In a preferred embodiment, the temperature threshold value for a DSD 100 of interest is empirically determined by finding the minimum drive current for the DC unlatch current waveform (min. current) that, when applied for a maximum time within the specified maximum unlatch time (max. interval), will result in a slam of the actuator 118 when the internal temperature of the HDA 106 is in a temperature range of about 20–23° C. While holding the current level to the min. current for the max. interval, the internal temperature of the HDA 106 is sequentially reduced to a point that the min. current at the max. interval is ineffective in unlatching the actuator 118.

When the temperature has been identified at which the min. current supplied to the coil 122 (of FIG. 1) over the max. interval is ineffective in unlatching the actuator 118, a margin of a few degrees (2–4° C.) is added to the identified temperature to establish a threshold temperature. The internal temperature of the HDA 106 is moved to be substantially the threshold temperature, and the resistance value of the thermistor 142 is measured to establish the temperature threshold value.

FIG. 3 shows a DC current profile 162; of a preferred embodiment of the DC current unlatch process. A minimum current applied for a maximum time interval to effectively unlatch the actuator 118 (of FIG. 1), i.e., profile portion 164, is arrived at following a sequence of prior applied increasing levels of current. Each level of current is applied for a predetermined period of time (shown by profile portions 166, 168, 170 and 172). In a preferred embodiment, the drive current for each of the profile portions has been applied to the coil 122 for substantially the same time interval. Once a maximum level for the minimum current (MLMC) is arrived at (profile portion 172), the interval of time used for application of the MLMC to the coil 122 is sequentially increased to a max. interval.

It is noted that each profile portion of the DC current profile 162 is separated by a Bemf measurement period 174, during which the Bemf of the coil 122 is measured to detect a VCM sense voltage response 176. If the actuator 118 fails to become unlatched from the magnetic latch 134 once the MLMC has been applied for the maximum time interval, the DC current unlatch process is halted and an AC current unlatch process is initiated.

FIG. 4 shows an AC current profile 178; of a preferred embodiment of the AC current unlatch process. In applying current to the coil 122 (of FIG. 1), a maximum current applied for a predetermined time interval to effectively unlatch the actuator 118 (of FIG. 1), profile portion 180, is arrived at following a sequence of prior applied increasing levels of current (shown by profile portions 182, 184, 186, 188 and 190). Each of the increasing current levels is applied for the predetermined period of time. In a preferred embodiment, the drive current for each of the profile portions has been applied to the coil 122 for substantially the same time interval. If following application of a maximum current to the coil 122 (profile portion 180) the actuator 118 is not unlatched from the magnetic latch 134 (of FIG. 1), a “failure to unlatch error” is reported.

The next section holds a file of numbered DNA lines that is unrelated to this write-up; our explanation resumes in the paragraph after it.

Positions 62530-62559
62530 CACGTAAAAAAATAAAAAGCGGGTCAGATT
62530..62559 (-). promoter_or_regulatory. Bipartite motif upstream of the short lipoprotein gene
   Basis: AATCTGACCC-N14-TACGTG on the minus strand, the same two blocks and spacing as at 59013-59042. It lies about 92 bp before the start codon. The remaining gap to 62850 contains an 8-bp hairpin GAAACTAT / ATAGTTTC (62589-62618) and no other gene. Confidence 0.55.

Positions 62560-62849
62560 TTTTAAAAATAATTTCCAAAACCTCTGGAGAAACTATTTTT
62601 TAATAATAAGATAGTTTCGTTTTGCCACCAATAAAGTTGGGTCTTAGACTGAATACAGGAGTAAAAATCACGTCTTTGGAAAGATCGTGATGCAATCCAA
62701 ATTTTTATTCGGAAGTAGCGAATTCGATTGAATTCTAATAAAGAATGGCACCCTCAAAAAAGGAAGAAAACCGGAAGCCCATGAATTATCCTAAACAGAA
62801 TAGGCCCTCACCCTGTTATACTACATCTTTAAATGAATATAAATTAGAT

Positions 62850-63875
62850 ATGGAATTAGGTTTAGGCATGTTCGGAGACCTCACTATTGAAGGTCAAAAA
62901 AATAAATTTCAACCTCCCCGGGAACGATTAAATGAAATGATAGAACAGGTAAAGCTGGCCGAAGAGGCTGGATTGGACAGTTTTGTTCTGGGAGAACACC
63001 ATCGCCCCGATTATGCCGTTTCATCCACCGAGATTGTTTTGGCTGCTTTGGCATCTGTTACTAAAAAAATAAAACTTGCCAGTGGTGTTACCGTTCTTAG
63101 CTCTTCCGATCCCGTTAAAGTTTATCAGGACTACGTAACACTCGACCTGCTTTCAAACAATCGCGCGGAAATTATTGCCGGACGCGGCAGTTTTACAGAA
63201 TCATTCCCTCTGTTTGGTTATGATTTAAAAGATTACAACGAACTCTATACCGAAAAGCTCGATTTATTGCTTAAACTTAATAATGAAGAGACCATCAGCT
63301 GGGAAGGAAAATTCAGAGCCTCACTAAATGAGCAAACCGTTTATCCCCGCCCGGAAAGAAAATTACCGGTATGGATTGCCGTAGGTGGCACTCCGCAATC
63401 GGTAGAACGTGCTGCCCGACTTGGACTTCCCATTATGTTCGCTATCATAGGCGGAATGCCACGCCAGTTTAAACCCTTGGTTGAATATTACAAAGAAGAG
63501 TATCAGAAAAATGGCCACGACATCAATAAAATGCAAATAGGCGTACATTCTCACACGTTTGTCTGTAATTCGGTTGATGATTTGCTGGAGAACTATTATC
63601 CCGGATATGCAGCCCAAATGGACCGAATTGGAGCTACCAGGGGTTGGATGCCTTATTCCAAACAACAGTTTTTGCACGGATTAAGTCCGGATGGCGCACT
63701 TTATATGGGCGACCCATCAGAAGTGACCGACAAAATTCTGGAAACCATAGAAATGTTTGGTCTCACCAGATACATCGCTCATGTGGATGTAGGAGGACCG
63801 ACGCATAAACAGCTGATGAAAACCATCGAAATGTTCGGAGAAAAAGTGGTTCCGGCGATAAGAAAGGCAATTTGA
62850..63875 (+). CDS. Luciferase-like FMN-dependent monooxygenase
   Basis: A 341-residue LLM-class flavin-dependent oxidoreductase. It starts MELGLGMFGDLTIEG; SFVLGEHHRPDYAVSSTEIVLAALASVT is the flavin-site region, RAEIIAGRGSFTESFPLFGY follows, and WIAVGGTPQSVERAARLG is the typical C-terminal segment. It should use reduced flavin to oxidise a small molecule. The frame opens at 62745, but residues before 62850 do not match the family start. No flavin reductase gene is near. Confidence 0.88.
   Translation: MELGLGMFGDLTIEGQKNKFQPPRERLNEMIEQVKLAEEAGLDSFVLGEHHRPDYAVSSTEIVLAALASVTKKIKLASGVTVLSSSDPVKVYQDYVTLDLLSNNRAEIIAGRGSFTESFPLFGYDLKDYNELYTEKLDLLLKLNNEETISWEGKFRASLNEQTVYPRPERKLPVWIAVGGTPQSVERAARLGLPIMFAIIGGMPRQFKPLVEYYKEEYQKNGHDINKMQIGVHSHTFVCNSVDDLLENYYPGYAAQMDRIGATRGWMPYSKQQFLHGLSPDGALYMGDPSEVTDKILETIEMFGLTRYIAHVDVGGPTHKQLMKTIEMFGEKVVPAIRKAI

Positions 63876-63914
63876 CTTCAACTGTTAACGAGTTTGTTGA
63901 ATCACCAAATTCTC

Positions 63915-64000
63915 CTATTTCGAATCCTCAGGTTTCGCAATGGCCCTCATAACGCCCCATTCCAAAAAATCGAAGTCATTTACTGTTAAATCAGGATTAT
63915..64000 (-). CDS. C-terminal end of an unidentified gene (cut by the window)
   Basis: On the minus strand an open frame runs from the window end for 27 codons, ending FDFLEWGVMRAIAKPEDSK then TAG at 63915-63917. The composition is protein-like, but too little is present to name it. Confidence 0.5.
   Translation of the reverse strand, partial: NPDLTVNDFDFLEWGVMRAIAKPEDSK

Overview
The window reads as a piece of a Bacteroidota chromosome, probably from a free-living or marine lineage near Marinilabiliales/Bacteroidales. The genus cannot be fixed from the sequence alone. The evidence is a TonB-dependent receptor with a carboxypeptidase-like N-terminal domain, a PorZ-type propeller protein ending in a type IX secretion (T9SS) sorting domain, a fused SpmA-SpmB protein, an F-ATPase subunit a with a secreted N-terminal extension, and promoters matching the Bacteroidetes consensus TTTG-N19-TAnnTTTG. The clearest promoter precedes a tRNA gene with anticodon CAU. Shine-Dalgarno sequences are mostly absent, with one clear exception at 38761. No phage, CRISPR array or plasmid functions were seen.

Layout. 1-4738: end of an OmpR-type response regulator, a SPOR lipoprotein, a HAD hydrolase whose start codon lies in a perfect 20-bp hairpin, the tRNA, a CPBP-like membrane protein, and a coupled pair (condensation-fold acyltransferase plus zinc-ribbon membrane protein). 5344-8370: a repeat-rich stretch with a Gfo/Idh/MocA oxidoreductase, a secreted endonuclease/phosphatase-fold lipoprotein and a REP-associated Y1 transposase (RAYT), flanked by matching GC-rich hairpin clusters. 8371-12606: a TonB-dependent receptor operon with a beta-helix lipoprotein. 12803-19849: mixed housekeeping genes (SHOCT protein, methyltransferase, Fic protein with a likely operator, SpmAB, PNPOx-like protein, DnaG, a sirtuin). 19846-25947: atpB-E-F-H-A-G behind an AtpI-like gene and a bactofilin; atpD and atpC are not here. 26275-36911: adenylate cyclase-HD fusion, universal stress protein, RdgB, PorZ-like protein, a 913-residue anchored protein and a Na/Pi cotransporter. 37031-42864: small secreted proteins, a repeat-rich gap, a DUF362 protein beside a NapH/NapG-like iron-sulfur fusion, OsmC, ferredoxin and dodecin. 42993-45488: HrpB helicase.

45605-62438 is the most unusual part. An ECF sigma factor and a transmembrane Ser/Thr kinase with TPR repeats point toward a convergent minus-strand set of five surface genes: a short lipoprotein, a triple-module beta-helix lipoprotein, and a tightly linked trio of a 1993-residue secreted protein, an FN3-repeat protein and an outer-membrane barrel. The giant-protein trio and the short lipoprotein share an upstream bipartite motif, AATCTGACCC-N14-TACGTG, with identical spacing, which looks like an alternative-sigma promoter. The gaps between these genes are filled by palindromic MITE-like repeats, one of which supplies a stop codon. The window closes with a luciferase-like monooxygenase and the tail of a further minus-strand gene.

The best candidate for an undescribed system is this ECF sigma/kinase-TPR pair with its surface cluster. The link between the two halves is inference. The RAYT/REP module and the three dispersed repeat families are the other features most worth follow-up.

It is noted that each profile portion of the AC current profile 178 is separated by a Bemf measurement period 192, during which the Bemf of the coil 122 is measured to detect a VCM sense voltage response 194. If the actuator 118 fails to become unlatched from the magnetic latch 134 following an application of the maximum current across the coil 122 for the predetermined period of time, the VCM sense voltage response 194 will not occur and the AC current unlatch process will report a “failure to unlatch error.”

It is also noted that each profile portion (180 through 190) of the AC current profile 178 includes an acceleration state 196 and a deceleration state 198. It is further noted that in a preferred embodiment, both the DC current profile 162 (of FIG. 3) and the AC current profile 178 (of FIG. 4) are driven at a voltage level of substantially 6.65 volts. Because the AC current profile 178 includes both the acceleration state 196 and the deceleration state 198, the current to the coil 122 (of FIG. 1) is applied in an alternating direction to simulate an empirically determined resonance frequency to excite the bumper 135 (of FIG. 1). By simulating the empirically determined resonance frequency with the AC current profile 178 during the AC current unlatching process, the actuator 118 (of FIG. 1) is more easily moved from the latched position as opposed to movement of the actuator 118 from the latched position through the use of the DC current unlatching process. The level of current used during the DC current unlatching process is substantially the same level of current used during the AC current unlatching process. However, the current applied during DC current unlatching process is applied in one direction only as opposed to the bidirectional application of the current during the AC current unlatching process. It is noted, that use of the simulated AC current during the AC current unlatching process produces one source of acoustical noise alleviated through use of the DC current unlatching process.